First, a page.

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    Thinking about some more input you may see how flexible the well is. Most panels are stamped steel and some will have reinforcing ribs stamped into them to help with the rigidity but the flat bottom of the well may flex or some other portion of metal could flex reducing the output. Try pushing down or up from the underside of the well and see how solid it is or isn't. If it flexes fairly easily take a 1x2 or some strips of 3/4" material and then after marking it, use a jig saw to trim the one edge to fit snug against the contour of the area. Try and make the strip long enough to reach over to area's that do not flex to lock it all together. Once the reinforcing strips are made, clean the area so glue will stick and what I've used through the years is more liquid nail. Apply a good bead to the edge of the strip and stick it into place. If it's a spot that the strip wants to move, stick it hard to the surface to squeeze out the excess glue and then pull it away from the surface. Wait until the glue skins over and then place it back up against the surface and it should stay put. By pulling it apart and letting it skin over it acts more like a contact glue even though it's not fully cured. If it wants to move on you, run some tape over it to hold it down and then come back a day or so later, remove the tape and it should be pretty solidly stuck.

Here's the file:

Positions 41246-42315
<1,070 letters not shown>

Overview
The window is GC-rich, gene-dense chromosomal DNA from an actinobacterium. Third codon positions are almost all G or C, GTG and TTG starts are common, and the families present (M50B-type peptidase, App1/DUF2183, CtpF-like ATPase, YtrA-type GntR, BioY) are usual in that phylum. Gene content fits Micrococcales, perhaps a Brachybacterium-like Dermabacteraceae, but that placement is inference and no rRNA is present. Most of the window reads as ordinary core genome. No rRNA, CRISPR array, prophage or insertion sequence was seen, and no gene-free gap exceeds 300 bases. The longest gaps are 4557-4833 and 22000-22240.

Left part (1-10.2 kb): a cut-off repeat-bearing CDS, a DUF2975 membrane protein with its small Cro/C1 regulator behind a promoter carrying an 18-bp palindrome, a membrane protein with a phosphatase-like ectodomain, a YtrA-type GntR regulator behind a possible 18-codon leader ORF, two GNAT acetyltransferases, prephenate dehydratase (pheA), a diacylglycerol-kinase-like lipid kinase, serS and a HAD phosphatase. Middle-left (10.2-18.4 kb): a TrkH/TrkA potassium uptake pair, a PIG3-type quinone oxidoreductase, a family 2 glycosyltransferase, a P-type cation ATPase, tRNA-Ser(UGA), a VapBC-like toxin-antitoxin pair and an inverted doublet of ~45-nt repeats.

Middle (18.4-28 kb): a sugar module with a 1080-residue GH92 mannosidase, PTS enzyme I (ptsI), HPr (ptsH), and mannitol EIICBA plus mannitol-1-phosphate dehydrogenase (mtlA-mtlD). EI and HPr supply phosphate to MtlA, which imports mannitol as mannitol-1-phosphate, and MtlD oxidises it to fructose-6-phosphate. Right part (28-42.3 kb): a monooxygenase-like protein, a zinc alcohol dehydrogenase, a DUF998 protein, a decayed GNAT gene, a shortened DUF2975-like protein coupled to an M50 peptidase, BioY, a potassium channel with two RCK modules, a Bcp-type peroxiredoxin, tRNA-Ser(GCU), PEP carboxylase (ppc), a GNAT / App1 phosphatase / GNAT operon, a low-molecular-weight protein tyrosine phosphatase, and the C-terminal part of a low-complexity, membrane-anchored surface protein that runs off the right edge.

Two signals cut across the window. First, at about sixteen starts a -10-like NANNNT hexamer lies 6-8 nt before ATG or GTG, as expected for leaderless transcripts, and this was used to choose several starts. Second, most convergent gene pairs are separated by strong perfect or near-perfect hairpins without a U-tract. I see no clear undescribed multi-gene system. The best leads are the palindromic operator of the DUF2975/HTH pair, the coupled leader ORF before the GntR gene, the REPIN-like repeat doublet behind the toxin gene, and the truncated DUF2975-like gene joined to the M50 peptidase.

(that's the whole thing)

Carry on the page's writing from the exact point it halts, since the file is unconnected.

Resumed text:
I've used a fair amount of liquid nails attaching wood strips or panels to sections of cars because I hate drilling through the metal and having to deal with mig welding holes shut later should the design change or a person wants to return it to stock. Also holes in the metal invite rust problems and even if you mig weld the hole shut, now both sides of the panel have to be refinished. With glued on strips or panels you can get them off with some work and there may be some residue left but this can be sanded off, the area prepped and then reshot with some paint and then what was there is no longer has any traces of it even being there.
    The reason I said before to watch the fumes is I did hear of an installer years ago make a sealed enclosure and there were fumes inside the box and the tinsel leads on the speaker became real close to each other and an arc occured and the fumes then ignited. Years ago I was adding some expanding foam under a floor shelf to hold up the washer and dryer downstairs and I was going to town filling the void and then it went poof as the water heaters pilot light being close by caught the fumes on fire. Gotta be careful and think ahead.